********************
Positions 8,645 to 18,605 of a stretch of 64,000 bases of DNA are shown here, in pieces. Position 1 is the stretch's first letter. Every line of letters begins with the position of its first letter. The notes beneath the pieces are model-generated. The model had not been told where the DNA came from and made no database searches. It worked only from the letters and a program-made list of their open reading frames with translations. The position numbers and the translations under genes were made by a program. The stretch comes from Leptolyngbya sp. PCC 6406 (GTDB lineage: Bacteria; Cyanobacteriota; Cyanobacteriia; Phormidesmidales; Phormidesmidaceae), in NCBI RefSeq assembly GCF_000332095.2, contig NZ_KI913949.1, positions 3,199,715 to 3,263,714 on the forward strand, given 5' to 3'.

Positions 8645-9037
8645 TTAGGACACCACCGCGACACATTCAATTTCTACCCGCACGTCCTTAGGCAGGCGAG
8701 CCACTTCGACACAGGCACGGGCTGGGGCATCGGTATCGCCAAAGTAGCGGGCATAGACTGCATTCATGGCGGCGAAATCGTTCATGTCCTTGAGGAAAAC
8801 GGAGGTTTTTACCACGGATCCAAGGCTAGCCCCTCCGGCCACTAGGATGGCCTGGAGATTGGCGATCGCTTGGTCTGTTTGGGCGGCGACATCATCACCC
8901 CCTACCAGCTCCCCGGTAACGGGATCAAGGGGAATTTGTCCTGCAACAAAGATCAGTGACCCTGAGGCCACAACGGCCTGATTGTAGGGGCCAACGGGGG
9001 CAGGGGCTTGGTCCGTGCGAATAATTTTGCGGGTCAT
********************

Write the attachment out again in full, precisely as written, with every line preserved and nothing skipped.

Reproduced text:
Positions 8,645 to 18,605 of a stretch of 64,000 bases of DNA are shown here, in pieces. Position 1 is the stretch's first letter. Every line of letters begins with the position of its first letter. The notes beneath the pieces are model-generated. The model had not been told where the DNA came from and made no database searches. It worked only from the letters and a program-made list of their open reading frames with translations. The position numbers and the translations under genes were made by a program. The stretch comes from Leptolyngbya sp. PCC 6406 (GTDB lineage: Bacteria; Cyanobacteriota; Cyanobacteriia; Phormidesmidales; Phormidesmidaceae), in NCBI RefSeq assembly GCF_000332095.2, contig NZ_KI913949.1, positions 3,199,715 to 3,263,714 on the forward strand, given 5' to 3'.

Positions 8645-9037
8645 TTAGGACACCACCGCGACACATTCAATTTCTACCCGCACGTCCTTAGGCAGGCGAG
8701 CCACTTCGACACAGGCACGGGCTGGGGCATCGGTATCGCCAAAGTAGCGGGCATAGACTGCATTCATGGCGGCGAAATCGTTCATGTCCTTGAGGAAAAC
8801 GGAGGTTTTTACCACGGATCCAAGGCTAGCCCCTCCGGCCACTAGGATGGCCTGGAGATTGGCGATCGCTTGGTCTGTTTGGGCGGCGACATCATCACCC
8901 CCTACCAGCTCCCCGGTAACGGGATCAAGGGGAATTTGTCCTGCAACAAAGATCAGTGACCCTGAGGCCACAACGGCCTGATTGTAGGGGCCAACGGGGG
9001 CAGGGGCTTGGTCCGTGCGAATAATTTTGCGGGTCAT